Ten years ago I could not have found a job in The County. The Drake has been like a stepping stone for a lot of people especially in the food industry. You see the results in places like Wellington Market which only had about five vendors when I first came. Check it out now! Packed with vendors and customers, people out for a Saturday stroll. It feels like the essence of The County.


“I’ve been coming here since I met Melissa, 11 years ago. I remember one Maple in the County, eating pancakes and sausages and maple syrup in a tent. It was beautiful. And I thought I want to raise my kids here.” For Melissa’s generation it was all about getting out, leaving The County for the city to find work. “She didn’t know if she could ever come back,” says Paul. “But now people like us can come back if they want to be a small farmer, a chef, a brewer, winemaker – or want to work with those kinds of people. Maybe kids won’t even have to leave. They can stay on the farm. It seems like that way of life is coming back. I don’t know a lot about old school farming, I know it’s hard to make a living, but there is demand for specialized farming now. Niche stuff. And I say thank God people are more interested in farmers today.”


“We knew it would grow. We knew it would get busier, but we never thought it would happen so fast. Our little catering operation and the price of houses in Wellington these days, it does not add up for us. So we rent. But we are patient. We’ll survive and see what happens, try to build our lives here.  We’ll get this business started and go from there. There’s a lot of support here, a community of chefs and food workers. Neil Dawson, the chef at Hinterland recommended me to The Agrarian. It’s that tight community, something we love about this place. We are thinking creatively about how to do pop-up stuff. Renting kitchens can be expensive and they are not always available. We’re thinking about converting a shipping container into a mobile unit or purchasing a food trailer thats ready to go. It’s a big issue these days with potential for people who need space whether for living or commercial. But we’ll work with The County on that, find out all the regulations and permits. Times are changing and we are happy to be part of the change.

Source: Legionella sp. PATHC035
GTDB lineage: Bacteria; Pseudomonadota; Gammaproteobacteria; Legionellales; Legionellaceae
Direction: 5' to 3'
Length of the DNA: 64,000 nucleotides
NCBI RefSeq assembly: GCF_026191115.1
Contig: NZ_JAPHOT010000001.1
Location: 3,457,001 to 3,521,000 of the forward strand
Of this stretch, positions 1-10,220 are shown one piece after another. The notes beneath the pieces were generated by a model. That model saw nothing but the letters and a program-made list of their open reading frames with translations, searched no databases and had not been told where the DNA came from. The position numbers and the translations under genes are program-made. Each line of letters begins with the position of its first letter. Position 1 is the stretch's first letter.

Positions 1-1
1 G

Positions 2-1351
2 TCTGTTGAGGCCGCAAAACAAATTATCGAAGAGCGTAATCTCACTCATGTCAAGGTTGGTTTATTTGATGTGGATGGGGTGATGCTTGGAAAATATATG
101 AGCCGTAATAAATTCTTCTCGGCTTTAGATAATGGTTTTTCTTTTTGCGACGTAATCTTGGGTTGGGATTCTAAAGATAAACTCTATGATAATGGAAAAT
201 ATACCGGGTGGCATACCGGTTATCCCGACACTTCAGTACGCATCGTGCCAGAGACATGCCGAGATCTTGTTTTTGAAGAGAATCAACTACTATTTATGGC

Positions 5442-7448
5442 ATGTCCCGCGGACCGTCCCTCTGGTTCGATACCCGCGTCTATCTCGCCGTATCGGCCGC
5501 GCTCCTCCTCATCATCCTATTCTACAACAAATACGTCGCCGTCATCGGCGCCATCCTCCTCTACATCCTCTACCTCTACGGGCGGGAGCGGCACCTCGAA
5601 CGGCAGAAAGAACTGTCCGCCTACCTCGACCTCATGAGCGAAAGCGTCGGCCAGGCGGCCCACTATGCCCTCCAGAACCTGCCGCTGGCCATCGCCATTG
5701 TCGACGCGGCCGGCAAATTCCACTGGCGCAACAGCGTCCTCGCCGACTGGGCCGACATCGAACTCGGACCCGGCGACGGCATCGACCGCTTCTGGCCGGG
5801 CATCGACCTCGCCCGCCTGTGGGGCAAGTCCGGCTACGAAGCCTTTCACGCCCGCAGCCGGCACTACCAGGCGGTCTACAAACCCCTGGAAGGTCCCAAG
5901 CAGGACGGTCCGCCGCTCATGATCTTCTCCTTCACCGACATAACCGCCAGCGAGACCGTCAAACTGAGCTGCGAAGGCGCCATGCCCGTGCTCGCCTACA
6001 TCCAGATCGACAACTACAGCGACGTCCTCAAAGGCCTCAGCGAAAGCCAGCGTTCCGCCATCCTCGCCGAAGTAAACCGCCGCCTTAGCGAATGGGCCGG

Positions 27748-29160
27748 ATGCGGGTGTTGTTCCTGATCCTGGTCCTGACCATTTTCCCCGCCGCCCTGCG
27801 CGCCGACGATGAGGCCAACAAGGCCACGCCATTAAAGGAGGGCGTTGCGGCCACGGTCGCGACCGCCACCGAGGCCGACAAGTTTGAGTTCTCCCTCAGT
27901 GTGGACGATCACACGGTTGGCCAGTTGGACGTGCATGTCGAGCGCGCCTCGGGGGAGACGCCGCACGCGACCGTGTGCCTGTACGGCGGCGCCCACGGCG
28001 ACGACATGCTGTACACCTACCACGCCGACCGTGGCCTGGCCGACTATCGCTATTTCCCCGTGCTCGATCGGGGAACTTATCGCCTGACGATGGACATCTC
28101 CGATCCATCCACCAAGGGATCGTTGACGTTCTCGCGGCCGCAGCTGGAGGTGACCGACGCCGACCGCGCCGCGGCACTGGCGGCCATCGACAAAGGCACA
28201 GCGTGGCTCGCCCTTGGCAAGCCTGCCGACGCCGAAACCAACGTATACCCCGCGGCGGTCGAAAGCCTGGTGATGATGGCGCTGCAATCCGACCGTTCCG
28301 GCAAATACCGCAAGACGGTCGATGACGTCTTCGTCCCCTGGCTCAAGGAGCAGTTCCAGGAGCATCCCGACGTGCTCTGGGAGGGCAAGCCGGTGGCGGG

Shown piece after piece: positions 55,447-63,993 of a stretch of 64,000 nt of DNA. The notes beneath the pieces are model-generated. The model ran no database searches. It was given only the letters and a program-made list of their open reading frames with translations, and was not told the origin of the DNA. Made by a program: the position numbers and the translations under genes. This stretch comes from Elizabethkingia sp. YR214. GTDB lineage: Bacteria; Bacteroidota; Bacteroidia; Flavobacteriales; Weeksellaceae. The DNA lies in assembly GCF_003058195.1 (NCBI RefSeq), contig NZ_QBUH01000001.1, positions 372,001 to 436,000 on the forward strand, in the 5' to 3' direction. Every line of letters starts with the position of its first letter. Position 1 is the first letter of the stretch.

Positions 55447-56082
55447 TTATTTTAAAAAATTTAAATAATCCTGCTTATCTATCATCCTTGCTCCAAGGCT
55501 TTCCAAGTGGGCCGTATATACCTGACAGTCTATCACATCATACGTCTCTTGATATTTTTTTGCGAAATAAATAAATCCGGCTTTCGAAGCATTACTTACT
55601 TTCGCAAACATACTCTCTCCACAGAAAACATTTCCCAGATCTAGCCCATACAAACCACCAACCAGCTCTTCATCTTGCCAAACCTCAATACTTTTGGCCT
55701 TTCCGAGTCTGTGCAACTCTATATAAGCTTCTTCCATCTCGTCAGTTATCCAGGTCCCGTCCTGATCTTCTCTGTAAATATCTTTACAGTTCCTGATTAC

The good news is there really is big demand for ethnic foods. Maybe not a big fancy restaurant, but definitely pop-up events and food booths. When we are more firmly on our feet we will take it further, maybe find some land to create our own space, and our own kitchen. We’re here for the long run. Because we belong here.